Khalequz Zaman, PhD
Director, TITUS Group Cell Culture Core
Assistant Professor, Division of Pediatric Pulmonology, and Allergy/Immunology
Department of Pediatrics
Case Western Reserve University
Background: During my past thirteen years, I have focused on the exciting area concerning how endogenous S-nitrosothiols (SNOs) such as S-nitrosoglutathione (GSNO) up-regulate the expression, maturation and function of cystic fibrosis (CF) transmembrane conductance regulator (CFTR) in cystic fibrosis airway epithelial cells. The primary goal of our research is to define the novel molecular mechanisms by which SNOs permit CFTR maturation and trafficking to cell surface of human airway epithelial cells. These mechanistic insights will allow GSNO and related SNO compounds to be optimized as agents for CF therapy.
Role in TITUS Group: In order to perform biochemical and molecular studies regarding S-nitrosothiols signaling in vitro, each of the projects make extensive use of primary cell cultures. For this reason, we have established a cell culture core and I am responsible for the operation of the cell core facility. Overall, cell culture core provide:
- Primary human airway pseudostratified columnar epithelium grown at air liquid interface from normal subjects and from subjects with cystic fibrosis (Project 1).
- Primary human pulmonary microvascular endothelial cells and mouse endothelial cells (Project 2).
- Primary adrenal medulla cells (Project 3).
- In addition, the cell culture core also maintain active cultures of many types of epithelial cell lines as well as maintain frozen stocks of a larger cell library.
Experiments in established, immortalized cell lines often do not reflect the biology of a particular cell type in vivo. In order to perform biochemical and molecular studies regarding nitric oxide and S-nitrosothiols intracellular signaling in vitro, each of the projects extensively uses primary cell cultures and cell lines. For this reason, we have established a cell culture core to fruitfully implement the participating projects.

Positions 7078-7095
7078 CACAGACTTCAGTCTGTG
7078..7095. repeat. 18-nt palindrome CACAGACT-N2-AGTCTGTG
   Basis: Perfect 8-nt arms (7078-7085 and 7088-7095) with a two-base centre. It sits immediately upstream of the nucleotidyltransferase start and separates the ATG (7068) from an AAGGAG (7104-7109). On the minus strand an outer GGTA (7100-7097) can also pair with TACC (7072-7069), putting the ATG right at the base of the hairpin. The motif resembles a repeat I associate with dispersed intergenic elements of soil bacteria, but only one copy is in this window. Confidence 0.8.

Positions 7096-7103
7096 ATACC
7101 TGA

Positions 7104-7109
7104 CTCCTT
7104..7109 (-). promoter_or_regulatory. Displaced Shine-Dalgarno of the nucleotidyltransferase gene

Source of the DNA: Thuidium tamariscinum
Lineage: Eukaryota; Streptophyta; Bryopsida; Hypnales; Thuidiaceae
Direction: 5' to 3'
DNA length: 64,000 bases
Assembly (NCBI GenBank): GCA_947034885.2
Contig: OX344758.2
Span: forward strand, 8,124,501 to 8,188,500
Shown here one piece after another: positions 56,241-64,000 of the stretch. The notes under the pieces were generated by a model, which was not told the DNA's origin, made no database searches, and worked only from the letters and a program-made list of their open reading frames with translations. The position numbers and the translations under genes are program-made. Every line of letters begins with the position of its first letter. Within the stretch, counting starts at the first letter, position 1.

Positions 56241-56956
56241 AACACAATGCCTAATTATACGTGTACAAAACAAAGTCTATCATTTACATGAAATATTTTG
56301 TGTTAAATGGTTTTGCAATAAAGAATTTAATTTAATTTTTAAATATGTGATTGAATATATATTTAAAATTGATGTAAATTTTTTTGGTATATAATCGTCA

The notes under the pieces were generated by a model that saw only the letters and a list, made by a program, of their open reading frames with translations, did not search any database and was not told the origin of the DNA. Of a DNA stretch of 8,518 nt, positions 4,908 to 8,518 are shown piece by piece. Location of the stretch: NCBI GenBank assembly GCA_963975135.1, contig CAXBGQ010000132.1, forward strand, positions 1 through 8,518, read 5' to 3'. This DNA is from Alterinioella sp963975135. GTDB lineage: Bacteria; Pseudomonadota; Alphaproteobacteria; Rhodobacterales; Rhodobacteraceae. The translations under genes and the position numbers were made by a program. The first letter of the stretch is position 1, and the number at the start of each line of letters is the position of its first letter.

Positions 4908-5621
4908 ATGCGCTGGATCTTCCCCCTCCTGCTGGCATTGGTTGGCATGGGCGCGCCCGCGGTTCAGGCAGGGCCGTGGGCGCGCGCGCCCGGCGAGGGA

In general, cell culture core supply 1). Primary human airway pseudostratified columnar epithelium grown at air liquid interface from normal subjects and from subjects with cystic fibrosis (Project 1; Figure 1); 2). Primary rat pulmonary endothelial cells (Project 2; Figure 2); 3). Primary rat adrenal medulla and glomus cells (Project 3; Figure 3); 4). Besides, the cell culture core also keeps active cultures of many types of human airway epithelial cell lines which were used in Project 1.
Figure 3. A, Phase contrast of primary rat adrenal medullary cells. Rat adrenal medullary cells were paraformaldehyde fixed and then an antigen retrieval step was carried out (heat mediated). Then immunostained for TH using primary anti-TH, MAB 318 antibody and a biotinylated goat anti-rabbit IgG was used as the secondary antibody and cells showed positive TH medulla (B). Approximate magnification x250).
Primary cell cultures have long struggled growing in culture. However, within the last few years several advances have been made in the culturing of epithelial cells from tissues. Recently, we had successfully cultured epithelial cells from normal and CF patients with irradiated mouse fibroblast cells and with a Rho kinase inhibitor, Y-27632. These fibroblast cells also promoted colony formation from single epithelial cells. Epithelial cells can be sub-cultured as long as new irradiated fibroblast cells are added at each passage and never become overgrown. By using this technique, we are growing primary human bronchial epithelial cells from CF and non-CF patients (Figure 4) for the Project 1 and more recently started growing primary glomus cells in irradiated mouse fibroblast 3T3 cells in the presence of Rho- associated kinase inhibitor for Project 3 and soon we will start growing primary endothelial cells for Project 2.
Figure 4. Phase contrast of primary human bronchial airway epithelial cells grown in irradiated mouse fibroblast 3T3 cells in the presence of Rho-associated kinase inhibitor, Y-27632.